Antique Paste Jewellery

Paste is a very transparent, heavy glass which has very high refraction and dispersion and is used to simulate the fire and brilliance of gemstones. The practice of trying to imitate gemstones dates back thousands of years and was particularly seen as far back as the Roman period.


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Antique Paste Jewellery
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Antique Paste Jewellery

Paste is a very transparent, heavy glass which has very high refraction and dispersion and is used to simulate the fire and brilliance of gemstones. The practice of trying to imitate gemstones dates back thousands of years and was particularly seen as far back as the Roman period.

As high-class jewellery became more popular throughout time, so did the demand for imitations, and in 1758, Viennese goldsmith Joseph Strasser invented the colourless glass paste which successfully imitates the sparkle of a genuine diamond.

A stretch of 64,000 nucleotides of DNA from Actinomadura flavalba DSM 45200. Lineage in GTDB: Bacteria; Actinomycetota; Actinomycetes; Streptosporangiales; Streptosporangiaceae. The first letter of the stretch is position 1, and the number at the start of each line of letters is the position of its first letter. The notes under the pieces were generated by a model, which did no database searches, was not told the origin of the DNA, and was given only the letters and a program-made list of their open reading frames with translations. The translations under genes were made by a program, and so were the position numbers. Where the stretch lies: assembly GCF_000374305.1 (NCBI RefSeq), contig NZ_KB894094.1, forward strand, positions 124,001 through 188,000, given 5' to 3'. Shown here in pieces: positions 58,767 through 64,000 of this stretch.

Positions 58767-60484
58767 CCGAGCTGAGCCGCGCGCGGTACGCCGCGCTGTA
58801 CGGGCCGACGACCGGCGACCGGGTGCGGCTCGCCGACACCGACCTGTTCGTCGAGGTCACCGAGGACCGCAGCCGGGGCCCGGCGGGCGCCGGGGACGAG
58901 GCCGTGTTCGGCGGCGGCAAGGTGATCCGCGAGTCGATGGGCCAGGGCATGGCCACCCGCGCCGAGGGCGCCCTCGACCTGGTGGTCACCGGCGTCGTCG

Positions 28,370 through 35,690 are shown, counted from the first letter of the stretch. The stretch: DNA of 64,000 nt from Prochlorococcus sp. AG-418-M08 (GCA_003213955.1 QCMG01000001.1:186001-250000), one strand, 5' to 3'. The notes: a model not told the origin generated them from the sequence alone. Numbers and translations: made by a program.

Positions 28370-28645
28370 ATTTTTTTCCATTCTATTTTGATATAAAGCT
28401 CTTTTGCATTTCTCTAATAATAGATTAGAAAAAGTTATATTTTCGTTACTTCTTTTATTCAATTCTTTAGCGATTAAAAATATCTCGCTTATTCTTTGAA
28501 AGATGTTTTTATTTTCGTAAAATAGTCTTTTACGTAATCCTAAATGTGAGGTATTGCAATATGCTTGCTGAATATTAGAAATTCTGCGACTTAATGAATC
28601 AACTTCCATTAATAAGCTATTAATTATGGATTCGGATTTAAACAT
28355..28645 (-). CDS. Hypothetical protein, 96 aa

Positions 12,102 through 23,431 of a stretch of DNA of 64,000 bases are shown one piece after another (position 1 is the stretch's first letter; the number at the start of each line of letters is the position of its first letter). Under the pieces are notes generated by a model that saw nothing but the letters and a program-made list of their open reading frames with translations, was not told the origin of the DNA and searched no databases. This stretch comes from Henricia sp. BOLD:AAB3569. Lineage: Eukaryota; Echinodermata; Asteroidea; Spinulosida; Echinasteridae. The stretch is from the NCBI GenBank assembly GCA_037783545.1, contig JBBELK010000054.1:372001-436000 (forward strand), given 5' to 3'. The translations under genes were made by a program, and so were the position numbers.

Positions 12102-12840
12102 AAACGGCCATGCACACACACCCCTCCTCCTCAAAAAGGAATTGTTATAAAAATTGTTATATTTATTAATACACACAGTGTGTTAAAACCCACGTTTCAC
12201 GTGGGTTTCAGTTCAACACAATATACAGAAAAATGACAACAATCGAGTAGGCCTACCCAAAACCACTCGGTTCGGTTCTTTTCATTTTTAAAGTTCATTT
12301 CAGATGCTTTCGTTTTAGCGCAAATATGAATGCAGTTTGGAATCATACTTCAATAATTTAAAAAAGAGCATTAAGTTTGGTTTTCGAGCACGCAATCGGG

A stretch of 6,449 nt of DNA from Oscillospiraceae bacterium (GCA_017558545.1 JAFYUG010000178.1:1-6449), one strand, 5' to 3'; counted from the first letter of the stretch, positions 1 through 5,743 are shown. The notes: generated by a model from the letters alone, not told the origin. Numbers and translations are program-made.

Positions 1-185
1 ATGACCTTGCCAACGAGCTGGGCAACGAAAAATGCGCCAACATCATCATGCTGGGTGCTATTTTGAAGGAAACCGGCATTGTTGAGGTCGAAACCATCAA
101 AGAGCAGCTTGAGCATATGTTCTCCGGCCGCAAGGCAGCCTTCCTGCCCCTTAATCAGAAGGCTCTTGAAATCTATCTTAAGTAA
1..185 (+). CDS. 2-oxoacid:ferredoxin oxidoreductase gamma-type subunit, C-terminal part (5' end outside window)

The glass is called paste because the components were mixed wet, to ensure an even distribution, before pigments were added to create the colour, such as chromium for red or green and cobalt for blue.

While paste glass is softer than ordinary glass, their excellent refraction and dispersion make them incredibly vibrant and fiery.

There are a couple of other noticeable differences between paste glass and natural stones. For example, you may see air bubbles with paste jewellery, and paste pieces are usually moulded or pressed as opposed to being cut and polished.